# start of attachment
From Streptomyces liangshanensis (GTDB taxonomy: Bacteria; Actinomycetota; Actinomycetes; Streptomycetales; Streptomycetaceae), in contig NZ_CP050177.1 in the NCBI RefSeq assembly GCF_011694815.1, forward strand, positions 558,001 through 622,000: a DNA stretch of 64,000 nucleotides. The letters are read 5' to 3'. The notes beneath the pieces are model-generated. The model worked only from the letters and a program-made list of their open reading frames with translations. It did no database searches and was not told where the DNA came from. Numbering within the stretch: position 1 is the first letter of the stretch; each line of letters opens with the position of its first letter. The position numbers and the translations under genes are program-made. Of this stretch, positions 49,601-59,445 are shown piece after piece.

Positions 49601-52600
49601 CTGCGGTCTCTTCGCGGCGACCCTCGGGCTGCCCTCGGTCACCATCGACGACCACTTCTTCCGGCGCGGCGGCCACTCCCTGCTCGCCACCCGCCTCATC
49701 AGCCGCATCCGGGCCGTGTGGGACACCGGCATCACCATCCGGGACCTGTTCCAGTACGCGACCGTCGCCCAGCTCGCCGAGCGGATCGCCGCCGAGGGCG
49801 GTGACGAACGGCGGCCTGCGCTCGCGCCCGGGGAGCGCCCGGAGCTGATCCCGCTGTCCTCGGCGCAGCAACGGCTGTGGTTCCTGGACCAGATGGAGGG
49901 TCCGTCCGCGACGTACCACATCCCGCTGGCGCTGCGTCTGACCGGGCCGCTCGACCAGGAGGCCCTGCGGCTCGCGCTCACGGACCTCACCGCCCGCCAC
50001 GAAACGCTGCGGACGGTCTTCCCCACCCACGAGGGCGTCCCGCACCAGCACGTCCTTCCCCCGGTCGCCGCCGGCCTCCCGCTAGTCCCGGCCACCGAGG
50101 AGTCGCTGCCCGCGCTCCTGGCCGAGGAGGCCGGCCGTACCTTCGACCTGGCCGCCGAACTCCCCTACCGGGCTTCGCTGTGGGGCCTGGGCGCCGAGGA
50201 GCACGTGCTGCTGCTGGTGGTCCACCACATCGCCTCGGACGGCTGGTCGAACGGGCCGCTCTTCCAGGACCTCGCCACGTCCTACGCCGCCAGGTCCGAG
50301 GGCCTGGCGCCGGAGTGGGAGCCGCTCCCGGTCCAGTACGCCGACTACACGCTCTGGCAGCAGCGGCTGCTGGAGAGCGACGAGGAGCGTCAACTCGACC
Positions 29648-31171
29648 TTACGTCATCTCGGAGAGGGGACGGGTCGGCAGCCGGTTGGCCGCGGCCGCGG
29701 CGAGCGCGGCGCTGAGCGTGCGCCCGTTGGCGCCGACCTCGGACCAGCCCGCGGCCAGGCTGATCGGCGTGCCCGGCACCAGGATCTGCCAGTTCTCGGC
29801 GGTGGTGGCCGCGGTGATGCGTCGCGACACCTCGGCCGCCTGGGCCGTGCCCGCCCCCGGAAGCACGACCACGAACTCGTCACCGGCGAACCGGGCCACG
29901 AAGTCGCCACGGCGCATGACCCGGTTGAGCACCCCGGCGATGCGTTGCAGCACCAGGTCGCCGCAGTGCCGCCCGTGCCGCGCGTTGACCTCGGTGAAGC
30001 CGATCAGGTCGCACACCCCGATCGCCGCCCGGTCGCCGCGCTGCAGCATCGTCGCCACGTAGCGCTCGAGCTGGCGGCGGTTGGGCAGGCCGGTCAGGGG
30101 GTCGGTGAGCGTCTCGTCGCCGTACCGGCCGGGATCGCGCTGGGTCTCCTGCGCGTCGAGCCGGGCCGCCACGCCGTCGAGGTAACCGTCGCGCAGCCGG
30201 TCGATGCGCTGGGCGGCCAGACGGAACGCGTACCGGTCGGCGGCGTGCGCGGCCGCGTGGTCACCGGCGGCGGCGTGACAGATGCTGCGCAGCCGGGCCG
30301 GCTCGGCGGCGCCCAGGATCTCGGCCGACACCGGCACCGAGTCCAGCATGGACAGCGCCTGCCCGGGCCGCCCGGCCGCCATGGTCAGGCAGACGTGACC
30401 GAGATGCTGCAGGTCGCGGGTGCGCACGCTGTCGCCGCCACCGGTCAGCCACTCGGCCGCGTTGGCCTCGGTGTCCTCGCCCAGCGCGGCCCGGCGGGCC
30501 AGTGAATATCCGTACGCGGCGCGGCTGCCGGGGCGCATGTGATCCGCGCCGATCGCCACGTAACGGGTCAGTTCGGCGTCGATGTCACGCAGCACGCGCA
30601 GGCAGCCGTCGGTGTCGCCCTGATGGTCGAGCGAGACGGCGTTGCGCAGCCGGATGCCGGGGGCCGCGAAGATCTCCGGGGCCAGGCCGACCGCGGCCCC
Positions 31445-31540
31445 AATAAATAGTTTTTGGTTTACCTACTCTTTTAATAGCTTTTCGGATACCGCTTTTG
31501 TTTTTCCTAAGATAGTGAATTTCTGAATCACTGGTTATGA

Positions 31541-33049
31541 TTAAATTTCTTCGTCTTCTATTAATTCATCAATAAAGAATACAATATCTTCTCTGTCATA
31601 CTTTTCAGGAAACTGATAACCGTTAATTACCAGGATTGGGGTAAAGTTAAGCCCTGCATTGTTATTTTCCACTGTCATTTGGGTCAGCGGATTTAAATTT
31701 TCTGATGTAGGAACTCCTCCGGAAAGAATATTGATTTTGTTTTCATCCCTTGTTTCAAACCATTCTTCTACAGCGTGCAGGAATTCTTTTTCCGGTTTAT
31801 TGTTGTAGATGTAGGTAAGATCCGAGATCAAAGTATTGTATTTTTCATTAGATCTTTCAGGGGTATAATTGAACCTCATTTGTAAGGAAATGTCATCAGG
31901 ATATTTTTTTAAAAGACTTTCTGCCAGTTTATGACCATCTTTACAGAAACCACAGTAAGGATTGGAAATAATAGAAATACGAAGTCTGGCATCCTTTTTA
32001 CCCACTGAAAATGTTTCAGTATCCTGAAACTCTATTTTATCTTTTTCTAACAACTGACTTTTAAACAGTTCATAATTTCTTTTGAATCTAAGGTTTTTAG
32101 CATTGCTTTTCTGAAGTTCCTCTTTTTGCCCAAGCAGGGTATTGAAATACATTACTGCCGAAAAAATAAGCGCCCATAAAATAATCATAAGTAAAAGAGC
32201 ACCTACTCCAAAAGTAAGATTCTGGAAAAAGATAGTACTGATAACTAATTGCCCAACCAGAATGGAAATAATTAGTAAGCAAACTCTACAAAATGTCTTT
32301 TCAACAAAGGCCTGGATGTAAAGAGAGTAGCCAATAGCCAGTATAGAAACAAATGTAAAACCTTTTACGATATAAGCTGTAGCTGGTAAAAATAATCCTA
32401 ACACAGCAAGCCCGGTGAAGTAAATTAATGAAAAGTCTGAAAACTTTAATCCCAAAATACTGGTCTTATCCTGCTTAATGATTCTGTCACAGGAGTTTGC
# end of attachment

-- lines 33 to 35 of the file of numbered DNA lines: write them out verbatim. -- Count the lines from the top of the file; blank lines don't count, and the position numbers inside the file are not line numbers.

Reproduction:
32101 CATTGCTTTTCTGAAGTTCCTCTTTTTGCCCAAGCAGGGTATTGAAATACATTACTGCCGAAAAAATAAGCGCCCATAAAATAATCATAAGTAAAAGAGC
32201 ACCTACTCCAAAAGTAAGATTCTGGAAAAAGATAGTACTGATAACTAATTGCCCAACCAGAATGGAAATAATTAGTAAGCAAACTCTACAAAATGTCTTT
32301 TCAACAAAGGCCTGGATGTAAAGAGAGTAGCCAATAGCCAGTATAGAAACAAATGTAAAACCTTTTACGATATAAGCTGTAGCTGGTAAAAATAATCCTA